before my time
I began my stock market career in 1978. I changed jobs in 1984, taking on stock markets in developing countries in the Pacific for the first time as part of my new duties.
One of the more striking features of these emerging markets was that the dividend yield on stocks was almost always higher than the coupon on the country’s government bonds.
At that time in these countries (and by and large still today), there were no large pension funds (because there were no pensions for workers) or other institutional stock market investors. Making maybe $100 – $200 a month, workers were lucky to have savings accounts–and had absolutely no interest in equities. As a result, stock market investing was the province of ultra-wealthy individuals. Because they were older and very affluent, they tended to be really risk averse. They were interested in income, not growth. They regarded stocks as a risky kind of bond. So it was only natural for them to demand a higher yield as compensation for taking on the extra risk.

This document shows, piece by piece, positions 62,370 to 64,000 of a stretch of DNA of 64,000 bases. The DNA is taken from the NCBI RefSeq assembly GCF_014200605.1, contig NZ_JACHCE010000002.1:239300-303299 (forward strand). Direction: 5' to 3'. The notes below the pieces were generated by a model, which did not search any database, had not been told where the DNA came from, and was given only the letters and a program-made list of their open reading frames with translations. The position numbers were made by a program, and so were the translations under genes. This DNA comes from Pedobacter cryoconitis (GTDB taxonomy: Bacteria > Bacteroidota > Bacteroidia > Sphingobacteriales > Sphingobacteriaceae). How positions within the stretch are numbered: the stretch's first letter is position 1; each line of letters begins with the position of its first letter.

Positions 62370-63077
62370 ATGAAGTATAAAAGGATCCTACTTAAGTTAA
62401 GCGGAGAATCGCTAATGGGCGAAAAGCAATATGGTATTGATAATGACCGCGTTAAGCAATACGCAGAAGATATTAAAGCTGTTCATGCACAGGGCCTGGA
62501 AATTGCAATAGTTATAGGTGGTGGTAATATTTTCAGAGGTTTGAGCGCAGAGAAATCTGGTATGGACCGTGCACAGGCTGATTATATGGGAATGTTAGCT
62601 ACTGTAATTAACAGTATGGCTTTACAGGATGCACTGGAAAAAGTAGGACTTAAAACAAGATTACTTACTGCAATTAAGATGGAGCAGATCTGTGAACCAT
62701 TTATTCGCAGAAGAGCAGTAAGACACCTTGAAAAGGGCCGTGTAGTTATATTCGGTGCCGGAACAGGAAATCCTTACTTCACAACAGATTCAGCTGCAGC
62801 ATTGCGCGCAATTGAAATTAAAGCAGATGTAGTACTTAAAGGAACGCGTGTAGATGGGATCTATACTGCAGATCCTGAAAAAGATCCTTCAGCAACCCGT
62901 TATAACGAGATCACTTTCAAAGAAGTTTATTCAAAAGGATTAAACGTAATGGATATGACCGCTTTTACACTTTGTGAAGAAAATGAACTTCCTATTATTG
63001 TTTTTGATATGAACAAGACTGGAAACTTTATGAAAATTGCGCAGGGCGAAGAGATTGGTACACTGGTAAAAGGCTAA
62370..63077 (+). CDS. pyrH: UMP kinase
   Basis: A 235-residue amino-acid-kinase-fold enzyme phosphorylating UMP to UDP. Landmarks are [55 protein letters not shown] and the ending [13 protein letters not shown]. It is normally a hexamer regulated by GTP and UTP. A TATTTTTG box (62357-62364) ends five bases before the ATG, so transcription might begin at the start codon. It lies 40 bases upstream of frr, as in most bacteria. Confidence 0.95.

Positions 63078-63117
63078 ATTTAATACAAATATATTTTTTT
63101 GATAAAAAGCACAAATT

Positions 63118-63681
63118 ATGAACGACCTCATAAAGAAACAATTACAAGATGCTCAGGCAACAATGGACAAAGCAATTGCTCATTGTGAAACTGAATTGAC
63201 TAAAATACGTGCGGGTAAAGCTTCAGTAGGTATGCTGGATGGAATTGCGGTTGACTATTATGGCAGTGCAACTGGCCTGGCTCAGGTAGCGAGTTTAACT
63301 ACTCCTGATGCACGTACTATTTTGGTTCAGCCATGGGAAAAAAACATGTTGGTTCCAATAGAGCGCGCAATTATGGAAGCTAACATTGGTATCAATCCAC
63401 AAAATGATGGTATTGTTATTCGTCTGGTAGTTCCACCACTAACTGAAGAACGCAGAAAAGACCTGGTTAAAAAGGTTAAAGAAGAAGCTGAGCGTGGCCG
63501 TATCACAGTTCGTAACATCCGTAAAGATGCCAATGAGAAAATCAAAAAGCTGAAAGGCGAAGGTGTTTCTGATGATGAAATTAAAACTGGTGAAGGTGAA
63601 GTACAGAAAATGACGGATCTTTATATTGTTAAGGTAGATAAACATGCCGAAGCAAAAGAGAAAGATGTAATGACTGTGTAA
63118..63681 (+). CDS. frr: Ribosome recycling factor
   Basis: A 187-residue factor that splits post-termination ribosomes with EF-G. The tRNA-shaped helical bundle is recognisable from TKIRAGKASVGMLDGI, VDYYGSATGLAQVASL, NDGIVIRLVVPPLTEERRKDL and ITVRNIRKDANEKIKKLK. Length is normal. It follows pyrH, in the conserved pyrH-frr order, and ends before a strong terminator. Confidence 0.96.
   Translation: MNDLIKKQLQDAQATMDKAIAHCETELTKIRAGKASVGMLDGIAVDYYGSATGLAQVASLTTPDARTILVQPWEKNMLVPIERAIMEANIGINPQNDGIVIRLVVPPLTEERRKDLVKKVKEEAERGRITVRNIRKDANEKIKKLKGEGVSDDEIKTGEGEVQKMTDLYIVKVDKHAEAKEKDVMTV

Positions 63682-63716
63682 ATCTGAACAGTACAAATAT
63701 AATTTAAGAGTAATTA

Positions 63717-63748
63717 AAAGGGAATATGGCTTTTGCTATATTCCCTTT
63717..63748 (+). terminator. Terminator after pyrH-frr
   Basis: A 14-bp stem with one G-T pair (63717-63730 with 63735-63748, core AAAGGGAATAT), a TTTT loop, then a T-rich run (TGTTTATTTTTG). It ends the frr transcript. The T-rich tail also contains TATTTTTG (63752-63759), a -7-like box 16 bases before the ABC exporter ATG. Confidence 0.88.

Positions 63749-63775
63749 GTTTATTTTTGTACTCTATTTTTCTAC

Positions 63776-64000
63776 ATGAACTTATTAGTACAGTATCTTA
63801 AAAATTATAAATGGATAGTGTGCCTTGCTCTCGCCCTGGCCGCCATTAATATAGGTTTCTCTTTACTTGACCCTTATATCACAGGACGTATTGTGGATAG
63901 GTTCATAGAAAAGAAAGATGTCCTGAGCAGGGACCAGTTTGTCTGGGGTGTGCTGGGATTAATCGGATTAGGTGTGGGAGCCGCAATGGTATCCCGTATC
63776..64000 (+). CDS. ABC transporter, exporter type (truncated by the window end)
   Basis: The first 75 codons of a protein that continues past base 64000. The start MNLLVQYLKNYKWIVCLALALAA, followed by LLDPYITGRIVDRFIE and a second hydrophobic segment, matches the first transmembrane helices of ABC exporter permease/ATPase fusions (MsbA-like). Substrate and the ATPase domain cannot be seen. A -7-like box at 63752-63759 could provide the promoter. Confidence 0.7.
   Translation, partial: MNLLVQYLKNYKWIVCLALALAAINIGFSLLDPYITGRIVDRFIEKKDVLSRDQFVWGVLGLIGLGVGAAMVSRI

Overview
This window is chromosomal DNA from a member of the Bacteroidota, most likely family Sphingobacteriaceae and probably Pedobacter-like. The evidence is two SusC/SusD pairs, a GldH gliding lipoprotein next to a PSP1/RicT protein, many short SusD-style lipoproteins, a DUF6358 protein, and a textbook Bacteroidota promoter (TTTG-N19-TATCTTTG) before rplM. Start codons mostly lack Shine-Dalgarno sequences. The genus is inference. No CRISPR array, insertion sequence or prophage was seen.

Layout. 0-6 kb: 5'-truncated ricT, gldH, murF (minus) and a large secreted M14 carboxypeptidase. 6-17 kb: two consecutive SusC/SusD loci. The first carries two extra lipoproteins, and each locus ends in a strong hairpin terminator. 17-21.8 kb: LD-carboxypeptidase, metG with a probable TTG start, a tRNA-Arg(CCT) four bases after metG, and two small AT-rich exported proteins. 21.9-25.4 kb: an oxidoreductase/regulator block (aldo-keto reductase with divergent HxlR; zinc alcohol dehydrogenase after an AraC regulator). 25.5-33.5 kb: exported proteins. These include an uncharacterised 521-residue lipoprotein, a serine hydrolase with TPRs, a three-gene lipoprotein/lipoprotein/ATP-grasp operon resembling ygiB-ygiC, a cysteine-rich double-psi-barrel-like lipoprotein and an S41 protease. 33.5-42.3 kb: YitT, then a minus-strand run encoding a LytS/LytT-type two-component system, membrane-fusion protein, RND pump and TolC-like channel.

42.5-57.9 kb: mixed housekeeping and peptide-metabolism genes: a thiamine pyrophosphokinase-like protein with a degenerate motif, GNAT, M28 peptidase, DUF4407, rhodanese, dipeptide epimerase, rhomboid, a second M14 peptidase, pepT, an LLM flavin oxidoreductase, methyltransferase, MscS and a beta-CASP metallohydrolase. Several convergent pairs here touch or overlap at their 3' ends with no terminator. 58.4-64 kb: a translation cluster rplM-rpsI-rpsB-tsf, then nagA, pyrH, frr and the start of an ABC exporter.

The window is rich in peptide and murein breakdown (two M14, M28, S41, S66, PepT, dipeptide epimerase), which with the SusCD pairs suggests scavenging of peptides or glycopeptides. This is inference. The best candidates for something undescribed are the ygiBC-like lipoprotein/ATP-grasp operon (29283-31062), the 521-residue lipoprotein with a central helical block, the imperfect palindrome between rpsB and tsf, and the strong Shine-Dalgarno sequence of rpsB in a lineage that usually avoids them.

As you might imagine, this attitude had a strong influence on what kind of company could go, and remain, public. These markets were/are chock full of mature firms with limited growth prospects but which generate large and stable free cash flow.
What has this to do with the US?
After the market crash in 1929 through much of the 1950s, in the US stock market, the dividend yield on stocks exceeded the coupon on long-dated government bonds. To me, reading the data long after the fact, the US stock market then looks a lot like the emerging markets I encountered in the 1980s. Very different from today’s S&P.
On Monday, the inflationary 1970s.